(1) that the crisis is over and the danger is past;
(2) that the actions of TEPCO and the Japanese government have been effective;
(3) that workers understood the extent of the risks they were taking;
(4) that the disaster was "caused by the tsunami";
(5) that the health risks workers face now are only "arrhythmia and hyperventilation";
(6) that those people who were in danger were evacuated;
(7) that catastrophe has been averted.

Imagine instead if the Spanish authorities had praised the courage of the workers, but pointed out that TEPCO and the Japanese government failed to inform them of the dangers, failed to provide adequate safety equipment, failed to follow their own emergency procedures, consistently and repeatedly misrepresented the extent of the damage to the reactors and the resulting contamination, and failed to evacuate contaminated areas. Imagine if the Spanish authorities noted that workers faced not "arrhythmia and hypertension," but cancers and genetic damage. Imagine if the award pointed out that the workers (and the public) might have suffered less injury if TEPCO and the government had not pretended that the reactors had not melted down. Imagine if the award identified by name those who had died and suffered radiation sickness, or who have had high exposure levels.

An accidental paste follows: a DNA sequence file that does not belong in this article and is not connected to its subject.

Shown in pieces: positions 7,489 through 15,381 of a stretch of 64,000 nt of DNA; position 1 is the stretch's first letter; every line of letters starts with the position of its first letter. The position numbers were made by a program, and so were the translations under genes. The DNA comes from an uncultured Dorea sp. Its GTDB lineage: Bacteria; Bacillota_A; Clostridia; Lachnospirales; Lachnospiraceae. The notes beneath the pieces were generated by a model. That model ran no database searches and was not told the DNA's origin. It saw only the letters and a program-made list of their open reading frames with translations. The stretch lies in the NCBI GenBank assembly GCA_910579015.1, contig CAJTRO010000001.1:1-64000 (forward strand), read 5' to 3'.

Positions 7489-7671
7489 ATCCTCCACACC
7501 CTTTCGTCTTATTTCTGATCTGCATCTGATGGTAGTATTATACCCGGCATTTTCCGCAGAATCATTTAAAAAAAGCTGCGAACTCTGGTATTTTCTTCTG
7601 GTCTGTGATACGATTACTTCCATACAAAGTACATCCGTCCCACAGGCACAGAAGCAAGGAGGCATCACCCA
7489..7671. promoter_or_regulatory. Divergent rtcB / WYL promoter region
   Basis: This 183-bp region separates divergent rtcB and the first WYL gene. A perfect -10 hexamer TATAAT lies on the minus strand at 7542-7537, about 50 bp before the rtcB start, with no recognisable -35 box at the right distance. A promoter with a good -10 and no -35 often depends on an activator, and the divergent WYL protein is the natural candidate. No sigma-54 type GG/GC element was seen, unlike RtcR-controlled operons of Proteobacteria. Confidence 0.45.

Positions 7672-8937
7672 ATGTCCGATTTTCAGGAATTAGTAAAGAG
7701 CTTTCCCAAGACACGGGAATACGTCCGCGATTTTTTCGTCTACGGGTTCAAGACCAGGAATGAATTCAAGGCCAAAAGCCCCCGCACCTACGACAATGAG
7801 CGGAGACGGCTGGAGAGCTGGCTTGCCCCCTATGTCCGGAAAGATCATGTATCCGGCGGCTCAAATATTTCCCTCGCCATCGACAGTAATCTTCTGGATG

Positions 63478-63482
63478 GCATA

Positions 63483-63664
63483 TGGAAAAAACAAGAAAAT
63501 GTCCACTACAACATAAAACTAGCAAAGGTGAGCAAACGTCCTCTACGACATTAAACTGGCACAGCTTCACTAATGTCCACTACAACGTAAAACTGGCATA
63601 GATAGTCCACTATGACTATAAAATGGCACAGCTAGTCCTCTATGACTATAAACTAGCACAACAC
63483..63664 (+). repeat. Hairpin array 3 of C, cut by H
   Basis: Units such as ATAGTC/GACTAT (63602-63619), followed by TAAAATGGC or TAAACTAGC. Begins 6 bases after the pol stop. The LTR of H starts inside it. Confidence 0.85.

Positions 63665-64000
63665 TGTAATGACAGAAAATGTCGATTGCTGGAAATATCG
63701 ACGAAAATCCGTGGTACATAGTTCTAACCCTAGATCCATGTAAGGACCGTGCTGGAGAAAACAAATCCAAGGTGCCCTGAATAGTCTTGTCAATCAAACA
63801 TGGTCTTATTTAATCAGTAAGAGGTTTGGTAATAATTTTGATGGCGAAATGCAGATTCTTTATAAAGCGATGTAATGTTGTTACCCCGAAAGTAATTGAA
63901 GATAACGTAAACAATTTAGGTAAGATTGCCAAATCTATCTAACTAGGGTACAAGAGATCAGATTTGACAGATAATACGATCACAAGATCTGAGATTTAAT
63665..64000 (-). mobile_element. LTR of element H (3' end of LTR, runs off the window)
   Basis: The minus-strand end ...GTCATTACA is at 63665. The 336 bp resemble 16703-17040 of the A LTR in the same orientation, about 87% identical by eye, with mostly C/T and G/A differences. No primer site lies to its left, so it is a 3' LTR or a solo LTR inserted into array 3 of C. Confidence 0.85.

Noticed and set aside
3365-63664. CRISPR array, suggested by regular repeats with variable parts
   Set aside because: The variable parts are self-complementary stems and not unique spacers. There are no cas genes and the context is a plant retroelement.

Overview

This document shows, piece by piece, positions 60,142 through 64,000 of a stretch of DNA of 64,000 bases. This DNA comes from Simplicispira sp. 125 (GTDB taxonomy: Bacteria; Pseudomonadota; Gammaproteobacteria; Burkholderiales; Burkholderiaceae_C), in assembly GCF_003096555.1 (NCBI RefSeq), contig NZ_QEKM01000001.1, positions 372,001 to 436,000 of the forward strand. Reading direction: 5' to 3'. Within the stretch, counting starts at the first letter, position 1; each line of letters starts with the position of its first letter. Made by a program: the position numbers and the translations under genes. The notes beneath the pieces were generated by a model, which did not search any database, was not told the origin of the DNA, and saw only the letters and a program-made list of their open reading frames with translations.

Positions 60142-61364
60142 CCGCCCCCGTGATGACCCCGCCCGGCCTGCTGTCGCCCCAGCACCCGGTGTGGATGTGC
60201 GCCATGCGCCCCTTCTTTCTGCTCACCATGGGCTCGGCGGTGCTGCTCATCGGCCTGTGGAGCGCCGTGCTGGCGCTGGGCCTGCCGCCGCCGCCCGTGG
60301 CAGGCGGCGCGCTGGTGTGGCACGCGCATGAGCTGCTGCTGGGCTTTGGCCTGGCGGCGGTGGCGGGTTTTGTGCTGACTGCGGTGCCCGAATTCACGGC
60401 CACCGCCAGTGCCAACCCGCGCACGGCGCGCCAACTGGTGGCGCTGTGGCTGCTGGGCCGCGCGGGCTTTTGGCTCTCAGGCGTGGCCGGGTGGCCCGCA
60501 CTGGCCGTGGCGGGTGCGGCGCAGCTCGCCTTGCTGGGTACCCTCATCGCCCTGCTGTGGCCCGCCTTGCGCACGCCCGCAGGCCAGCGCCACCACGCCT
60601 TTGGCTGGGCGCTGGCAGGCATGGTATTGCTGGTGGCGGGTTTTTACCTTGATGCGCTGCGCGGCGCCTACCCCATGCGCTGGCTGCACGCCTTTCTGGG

Imagine if the award had stated that we will need workers to continue making these sacrifices at Fukushima, and throughout the contaminated areas of Japan for the forseeable future -- and that those countries that use nuclear power must demand similar sacrifices of their workers.


Anonymous said...

It's Spanish propaganda,get over it.

arevamirpal::laprimavera said...

Propaganda or not, inadequate or not bold enough, the gesture is highly appreciated, particularly when the Japanese government doesn't even lift a finger to do anything about the plant or the workers.

Anonymous said...

I think the gesture is of little benefit to Japan.

Anonymous said...

I agree with Mike, medals and awards are nice for future propaganda and myth making but they do little to alleviate the unnecessarily harsh conditions still found at the facility. A better offer would be relocation of these people and their families to cleaner areas. Free uncontaminated food and clean accommodations appropriate for decontamination workers those things should be a given along with free work clothing and proper safety equipment.

Anonymous said...

"Nice gesture and all but instead Spain should have offered to pay for the food TEPCO refused to provide to it's workers."

That IS the solution. They want to be shamed and foreigners to do something after months of their own officials denigrating these workers, de facto.

Post a Comment